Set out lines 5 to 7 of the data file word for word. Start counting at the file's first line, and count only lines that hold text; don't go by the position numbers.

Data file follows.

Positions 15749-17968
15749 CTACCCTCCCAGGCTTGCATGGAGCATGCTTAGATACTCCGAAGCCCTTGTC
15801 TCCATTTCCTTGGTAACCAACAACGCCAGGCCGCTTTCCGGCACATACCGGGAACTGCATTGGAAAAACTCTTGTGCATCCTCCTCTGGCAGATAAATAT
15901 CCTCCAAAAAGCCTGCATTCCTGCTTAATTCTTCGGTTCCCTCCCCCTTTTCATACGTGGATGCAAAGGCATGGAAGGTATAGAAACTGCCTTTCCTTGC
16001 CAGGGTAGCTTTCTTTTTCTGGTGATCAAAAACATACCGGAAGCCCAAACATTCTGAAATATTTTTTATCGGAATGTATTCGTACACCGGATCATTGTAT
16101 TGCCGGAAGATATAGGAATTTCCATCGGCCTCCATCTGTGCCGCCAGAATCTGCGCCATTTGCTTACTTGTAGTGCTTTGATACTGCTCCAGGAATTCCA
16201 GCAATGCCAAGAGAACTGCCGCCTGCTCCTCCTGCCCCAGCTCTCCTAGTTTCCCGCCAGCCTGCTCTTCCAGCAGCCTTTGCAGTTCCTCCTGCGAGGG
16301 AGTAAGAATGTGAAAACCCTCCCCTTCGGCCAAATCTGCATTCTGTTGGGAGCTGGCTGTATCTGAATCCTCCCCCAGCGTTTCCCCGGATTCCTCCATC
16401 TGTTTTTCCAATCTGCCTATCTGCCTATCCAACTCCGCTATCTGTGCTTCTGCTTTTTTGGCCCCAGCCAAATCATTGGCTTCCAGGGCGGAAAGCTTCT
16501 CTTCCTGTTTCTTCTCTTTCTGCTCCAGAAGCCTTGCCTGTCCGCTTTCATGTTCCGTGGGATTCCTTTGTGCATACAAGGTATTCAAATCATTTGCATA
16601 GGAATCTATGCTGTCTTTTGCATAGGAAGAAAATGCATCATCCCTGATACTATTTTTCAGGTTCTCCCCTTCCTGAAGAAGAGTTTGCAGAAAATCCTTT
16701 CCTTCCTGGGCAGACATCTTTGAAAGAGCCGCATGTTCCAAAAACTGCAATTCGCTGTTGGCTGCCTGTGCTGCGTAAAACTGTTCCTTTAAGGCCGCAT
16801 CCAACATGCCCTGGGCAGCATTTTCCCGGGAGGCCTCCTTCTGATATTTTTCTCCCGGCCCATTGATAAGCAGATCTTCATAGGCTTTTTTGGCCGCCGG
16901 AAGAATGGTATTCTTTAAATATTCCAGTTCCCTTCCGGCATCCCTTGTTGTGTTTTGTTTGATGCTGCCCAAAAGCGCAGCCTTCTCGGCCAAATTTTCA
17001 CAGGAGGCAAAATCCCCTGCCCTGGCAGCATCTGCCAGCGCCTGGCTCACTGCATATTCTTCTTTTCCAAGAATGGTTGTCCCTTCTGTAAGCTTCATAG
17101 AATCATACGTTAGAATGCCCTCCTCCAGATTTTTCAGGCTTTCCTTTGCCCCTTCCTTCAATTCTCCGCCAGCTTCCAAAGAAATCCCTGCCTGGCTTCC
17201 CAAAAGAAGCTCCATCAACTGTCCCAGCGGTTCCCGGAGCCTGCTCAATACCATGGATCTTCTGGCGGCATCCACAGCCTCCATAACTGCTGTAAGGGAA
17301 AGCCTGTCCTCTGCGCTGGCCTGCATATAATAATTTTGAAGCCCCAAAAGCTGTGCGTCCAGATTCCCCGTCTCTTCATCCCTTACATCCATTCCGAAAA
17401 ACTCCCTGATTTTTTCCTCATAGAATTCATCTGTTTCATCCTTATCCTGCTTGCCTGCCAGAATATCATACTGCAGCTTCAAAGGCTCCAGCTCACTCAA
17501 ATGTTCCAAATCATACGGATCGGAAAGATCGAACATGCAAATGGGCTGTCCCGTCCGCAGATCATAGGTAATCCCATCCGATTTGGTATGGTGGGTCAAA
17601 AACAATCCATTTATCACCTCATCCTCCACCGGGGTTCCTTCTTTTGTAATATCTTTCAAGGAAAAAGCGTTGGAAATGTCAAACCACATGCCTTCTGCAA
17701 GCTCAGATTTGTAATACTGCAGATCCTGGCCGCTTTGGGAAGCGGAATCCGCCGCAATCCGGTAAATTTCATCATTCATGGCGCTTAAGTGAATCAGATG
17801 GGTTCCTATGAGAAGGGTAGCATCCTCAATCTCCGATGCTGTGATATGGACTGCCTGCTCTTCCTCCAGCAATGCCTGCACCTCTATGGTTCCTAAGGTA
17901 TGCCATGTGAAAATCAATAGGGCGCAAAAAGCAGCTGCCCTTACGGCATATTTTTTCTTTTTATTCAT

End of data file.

16001 CAGGGTAGCTTTCTTTTTCTGGTGATCAAAAACATACCGGAAGCCCAAACATTCTGAAATATTTTTTATCGGAATGTATTCGTACACCGGATCATTGTAT
16101 TGCCGGAAGATATAGGAATTTCCATCGGCCTCCATCTGTGCCGCCAGAATCTGCGCCATTTGCTTACTTGTAGTGCTTTGATACTGCTCCAGGAATTCCA
16201 GCAATGCCAAGAGAACTGCCGCCTGCTCCTCCTGCCCCAGCTCTCCTAGTTTCCCGCCAGCCTGCTCTTCCAGCAGCCTTTGCAGTTCCTCCTGCGAGGG